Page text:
To leave the timing mode, press the DECIMAL key. The display will retain the last time displayed in the format HH.MMSShh. All times stored in the memories may be recalled in this new format by first pressing RCL, then the corresponding digit key. The final count of the timer may also be recalled by pressing the yellow function key and then LASTX (0), but only until a function key is pressed.

To perform calculations on time in this format, it is usually necessary to convert to a decimal format. To do this, press the yellow function key and then D.MS>( RCL). To convert back, press the yellow function key and then >D.MS (STO). In this process, the 1/100 seconds digits will be rounded off.

To enter the timing mode with a pre-selected time, enter the preselected time as shown in the decimal format above and then enter the timing mode as previously outlined.

If the preselected time is an invalid number, the display will show all zeros when the timing mode is entered. The following are invalid entries for the timer:

1, Any negative numbers.
2. Times with more than 12 hours in the hours field.
3. Times with more than 60 minutes in the minutes field.
4. Times with more than 60 seconds in the seconds field.

To use as a standard 12 hour clock, the HP-45 should be first plugged into its adapter if it is to be used in this mode for a long period of time. Then, enter time of day in the format shown above (HH.MMSShh), allowing for the time it will take to get into the timing mode and to start the timer on cue. Enter into timing mode and start the timer.

[Many thanks to Rupert Penner, 125-231, for contributing this article. Rupert is an audio tape buff and the mother of this invention was his need for a more accurate timer for tape editing. -Ed.]


2-meter FM transceiver, Clegg FM27B. Transmit and receive any frequency between 146.000 and 147.999 MHz, or any frequency between 145.000 and 146.999 MHz. $250. Ralph West X 6185 or 284-7592 (Home.)


Low cost communications receiver. SSB stability NOT required. Hammarlund HQ-129X or similar. Paul Lecoq, X 5517 or 213-794-5166 (Home.)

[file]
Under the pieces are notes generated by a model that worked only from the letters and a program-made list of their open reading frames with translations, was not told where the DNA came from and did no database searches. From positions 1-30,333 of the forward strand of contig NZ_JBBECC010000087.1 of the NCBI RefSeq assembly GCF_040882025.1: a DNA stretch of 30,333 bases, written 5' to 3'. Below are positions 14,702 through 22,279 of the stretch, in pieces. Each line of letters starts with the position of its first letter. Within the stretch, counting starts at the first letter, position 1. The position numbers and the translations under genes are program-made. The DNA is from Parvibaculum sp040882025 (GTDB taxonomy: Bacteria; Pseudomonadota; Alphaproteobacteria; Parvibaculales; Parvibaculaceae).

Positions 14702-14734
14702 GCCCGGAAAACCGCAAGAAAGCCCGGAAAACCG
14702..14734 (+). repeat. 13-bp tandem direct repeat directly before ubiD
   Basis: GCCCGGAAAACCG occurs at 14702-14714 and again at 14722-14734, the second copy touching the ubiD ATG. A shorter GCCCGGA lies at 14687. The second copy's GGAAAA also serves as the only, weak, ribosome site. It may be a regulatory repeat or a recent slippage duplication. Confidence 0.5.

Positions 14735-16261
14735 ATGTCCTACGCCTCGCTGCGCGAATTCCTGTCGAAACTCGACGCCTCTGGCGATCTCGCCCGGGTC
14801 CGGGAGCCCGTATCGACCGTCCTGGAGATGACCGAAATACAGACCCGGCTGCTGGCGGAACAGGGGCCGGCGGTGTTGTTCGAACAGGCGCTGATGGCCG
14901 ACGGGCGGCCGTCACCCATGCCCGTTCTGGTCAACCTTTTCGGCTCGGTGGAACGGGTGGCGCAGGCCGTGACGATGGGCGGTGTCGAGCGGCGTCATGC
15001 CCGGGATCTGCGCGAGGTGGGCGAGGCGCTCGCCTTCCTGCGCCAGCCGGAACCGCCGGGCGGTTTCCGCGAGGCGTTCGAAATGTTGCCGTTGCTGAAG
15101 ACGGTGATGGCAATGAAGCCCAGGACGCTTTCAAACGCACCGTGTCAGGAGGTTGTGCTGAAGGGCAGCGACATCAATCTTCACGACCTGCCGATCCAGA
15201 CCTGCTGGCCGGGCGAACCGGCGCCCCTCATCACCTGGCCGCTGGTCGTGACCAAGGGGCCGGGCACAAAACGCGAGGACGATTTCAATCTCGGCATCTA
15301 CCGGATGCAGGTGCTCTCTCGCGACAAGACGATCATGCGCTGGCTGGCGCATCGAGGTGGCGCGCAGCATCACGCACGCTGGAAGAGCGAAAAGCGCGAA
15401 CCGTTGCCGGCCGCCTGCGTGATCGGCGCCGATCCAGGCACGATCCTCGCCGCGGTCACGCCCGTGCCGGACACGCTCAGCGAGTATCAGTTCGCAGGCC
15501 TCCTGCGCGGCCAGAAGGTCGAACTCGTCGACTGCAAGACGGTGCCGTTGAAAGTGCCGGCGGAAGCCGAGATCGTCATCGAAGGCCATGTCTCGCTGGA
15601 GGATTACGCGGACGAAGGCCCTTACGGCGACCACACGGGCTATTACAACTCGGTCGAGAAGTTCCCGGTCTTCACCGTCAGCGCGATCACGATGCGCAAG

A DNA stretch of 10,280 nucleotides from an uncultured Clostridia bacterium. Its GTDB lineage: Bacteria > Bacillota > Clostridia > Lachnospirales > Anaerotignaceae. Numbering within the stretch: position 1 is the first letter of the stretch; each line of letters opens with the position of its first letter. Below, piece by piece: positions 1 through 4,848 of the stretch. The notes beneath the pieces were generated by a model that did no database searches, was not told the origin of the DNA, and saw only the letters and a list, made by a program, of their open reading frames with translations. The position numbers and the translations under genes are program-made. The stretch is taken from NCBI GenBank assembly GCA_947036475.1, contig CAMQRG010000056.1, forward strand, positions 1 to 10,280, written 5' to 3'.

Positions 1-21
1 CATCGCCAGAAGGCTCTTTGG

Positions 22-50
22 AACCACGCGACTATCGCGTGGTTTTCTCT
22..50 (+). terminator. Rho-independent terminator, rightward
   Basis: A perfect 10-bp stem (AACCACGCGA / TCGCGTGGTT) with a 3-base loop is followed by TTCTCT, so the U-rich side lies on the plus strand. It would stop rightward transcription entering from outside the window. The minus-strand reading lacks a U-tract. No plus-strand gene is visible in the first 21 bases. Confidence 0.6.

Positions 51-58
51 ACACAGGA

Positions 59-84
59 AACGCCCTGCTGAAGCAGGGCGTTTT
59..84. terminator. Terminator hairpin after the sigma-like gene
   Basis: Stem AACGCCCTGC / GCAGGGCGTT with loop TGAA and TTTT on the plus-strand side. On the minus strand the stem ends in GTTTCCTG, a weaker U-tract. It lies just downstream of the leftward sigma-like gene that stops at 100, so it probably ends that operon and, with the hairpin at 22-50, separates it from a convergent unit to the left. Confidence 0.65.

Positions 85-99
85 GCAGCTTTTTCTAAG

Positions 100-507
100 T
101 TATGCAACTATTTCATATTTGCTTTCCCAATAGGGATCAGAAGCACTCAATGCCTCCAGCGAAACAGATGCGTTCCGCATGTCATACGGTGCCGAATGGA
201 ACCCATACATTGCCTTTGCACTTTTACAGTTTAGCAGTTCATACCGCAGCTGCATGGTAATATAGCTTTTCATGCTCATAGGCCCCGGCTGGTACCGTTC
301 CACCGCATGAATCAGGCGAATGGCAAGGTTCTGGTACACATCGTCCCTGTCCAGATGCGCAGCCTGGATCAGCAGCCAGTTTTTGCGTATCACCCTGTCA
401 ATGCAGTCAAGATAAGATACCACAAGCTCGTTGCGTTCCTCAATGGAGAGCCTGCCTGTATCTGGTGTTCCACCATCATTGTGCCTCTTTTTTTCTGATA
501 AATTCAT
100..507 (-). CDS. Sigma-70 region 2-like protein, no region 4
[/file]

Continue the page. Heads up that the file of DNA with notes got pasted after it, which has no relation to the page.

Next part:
Used tri-band beam, 10-15-20 meters. 2, 3, or 4 elements. Dick Piety, K6SVP, X 2298 or 790-1991.


Used beam, any kind. Traps do not need to work. Aluminum tubing too. Cliff Moore, K6KII, Box 1338, Arcadia, Calif. 91006.


Have 35 2cm x 4cm silicon solar cells rated 0.5 volt at 250 milliamperes each in normal sunlight. Can be connected up as 12 volt battery charger. Want 2meter handie-talkie or small 2-meter FM mobile rig. Gil Yanow, K6TOS, X 6713 or 714-595-4102.


(By Stan Brokl, K6YYQ)

The design for this antenna is not original. It was suggested in an article by G3AQC and republished in CQ magazine last year. For the past 8 months I have been using it draped amongst my mighty oak trees with excellent results on 80 and 40 meter CW. It has worked such DX on 80 as ON4UN, EA8BH, 6W8BY; and on 40 such DX as ZE1OE, ZS1A and 5T5MR. Here's the elevation view:

I am using 22 gauge stranded wire (because I got it free.) I'm feeding it with RG-58/U coax and no fancy baluns. It is wise to start out with a loop larger than needed and cut for minimum SWR at the center frequency you desire. All of the dimensions are approximate and you could probably get by with going down to 50 feet of height at the apex and then increase the bottom wire length to keep the same circumferential length.

The SWR on 80 at 3.55 MHz was adjusted to be 4 1.1 and the SWR at 7.050 was 1.2. The SWR increases to 2.2 at 3.7 MHz and to 2.5 at 7.3 MHz.

I believe one way of looking at the current distribution is to assume that at 80 meters the system looks like two verticals fed in phase. On 40 it may look like something else, but it still seems to work.

Try it and you may be surprised. If you have the room for an inverted vee, you have the room for this antenna. And, I have a 40 meter version scaled down from the above dimensions which works very well on 20. Good luck!

                     73, Stan K6YYQ.